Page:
Garmo Stave Church

Lillehammer, Norway

Garmo stave church originally came from Garmo in Lom in Oppland county. The church is mentioned for the first time in 1363 AD, but is for sure much older, probably built in approximately 1190-1225 AD or even some earlier. It was built on the site of a previous church believed to have been built in 1021 by a Viking chieftain. The church consists of 17th and 18th century inventory with a pulpit from Romsdalen. In 1730, it was expanded into a cruciform church in the timber.

After the new parish church was built in 1879, the stave church was demolished and the materials sold at auction. In 1882, the church was sold to Anders Sandvig, who brought it disassembled to Lillehammer. It was re-erected at Maihaugen in 1920-1921, where today, it is one of the most visited stave churches in Norway.

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Founded: 1190-1225
Category: Religious sites in Norway

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4.7/5 (based on Google user reviews)

User Reviews

VaP Inbox (2 years ago)
Beautiful open-air museum with historical village, viking wooden church
Zorayda Cocchi (Zorayda Yoga & Wellness) (2 years ago)
Beautiful old style church made entirely of wood.
richard albert (2 years ago)
Reconstructed at Maihaugen in 1921 by architect Heinrich Jürgensen as part of the open-air museum.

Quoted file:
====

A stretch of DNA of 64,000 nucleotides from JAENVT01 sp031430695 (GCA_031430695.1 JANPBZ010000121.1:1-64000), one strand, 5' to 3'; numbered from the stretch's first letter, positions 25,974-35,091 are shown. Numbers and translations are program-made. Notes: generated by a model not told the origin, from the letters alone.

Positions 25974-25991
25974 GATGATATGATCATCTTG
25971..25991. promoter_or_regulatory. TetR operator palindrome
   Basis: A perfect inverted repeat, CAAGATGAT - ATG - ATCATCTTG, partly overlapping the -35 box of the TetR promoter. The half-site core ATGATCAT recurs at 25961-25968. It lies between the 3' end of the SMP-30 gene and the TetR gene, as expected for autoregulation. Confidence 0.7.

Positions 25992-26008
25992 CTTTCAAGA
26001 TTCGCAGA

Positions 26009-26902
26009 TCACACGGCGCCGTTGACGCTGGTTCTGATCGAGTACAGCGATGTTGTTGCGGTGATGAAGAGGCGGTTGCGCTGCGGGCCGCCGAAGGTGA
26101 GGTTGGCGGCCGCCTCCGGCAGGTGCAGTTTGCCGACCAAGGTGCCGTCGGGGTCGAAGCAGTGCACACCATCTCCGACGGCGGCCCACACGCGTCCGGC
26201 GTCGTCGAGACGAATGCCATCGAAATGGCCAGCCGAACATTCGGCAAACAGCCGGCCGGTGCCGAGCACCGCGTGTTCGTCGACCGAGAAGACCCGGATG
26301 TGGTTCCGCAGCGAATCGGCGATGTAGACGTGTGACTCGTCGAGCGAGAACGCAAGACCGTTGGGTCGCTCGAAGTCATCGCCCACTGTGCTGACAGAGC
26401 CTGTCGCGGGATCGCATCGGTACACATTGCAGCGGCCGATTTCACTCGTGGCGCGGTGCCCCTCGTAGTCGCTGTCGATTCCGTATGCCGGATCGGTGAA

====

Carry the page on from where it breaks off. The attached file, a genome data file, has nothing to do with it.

SUHAS Dubey (2 years ago)
Garmo stave church is at the top of the hill near the entrance to the Open Air Museum. It is the most striking building at the museum with its pointed tower with dragon heads on the ridges of the roof gazing out to the horizon. The church was built early in the 1200s, but has been extended several times, most recently in 1730. This is when it was given the current characteristic cross shape. The church stood originally at Garmo in Lom. It was pulled down in 1880, but the materials were kept and the church was reconstructed at Maihaugen in 1921. It is placed here as the parish church of the village, and shows what a church looked like in Gudbrandsdalen in the 1700s. It carries history from the middle ages up to the present day. The altarpiece and the pulpit are parts of the church's fittings that carry a message to the congregation through their motifs and symbols. This is where the children of the village were christened and the font still stands in the chancel of the church today. On an August day in 1859, Nobel prize winner Knut Hamsun was christened there. The church was at the centre of festivities such as christenings and weddings, and this is where Christian life was maintained from one generation to the next by the church services. The church was also the gathering place for the village, the only one before the arrival of shops and assembly rooms. This is where agreements were made, the meeting place of the young, and perhaps the fire of love was lit here. The church is in use for services during the summer months and on a Saturday we might find a newly married couple here. During the summer season we can meet the church guide, who can give us the history of the church.
Alisa Hellemose-Hansen (2 years ago)
I've only seen two stave churches in my life. Both were pretty amazing, but this one was ornate inside, with some extensions - lovely.
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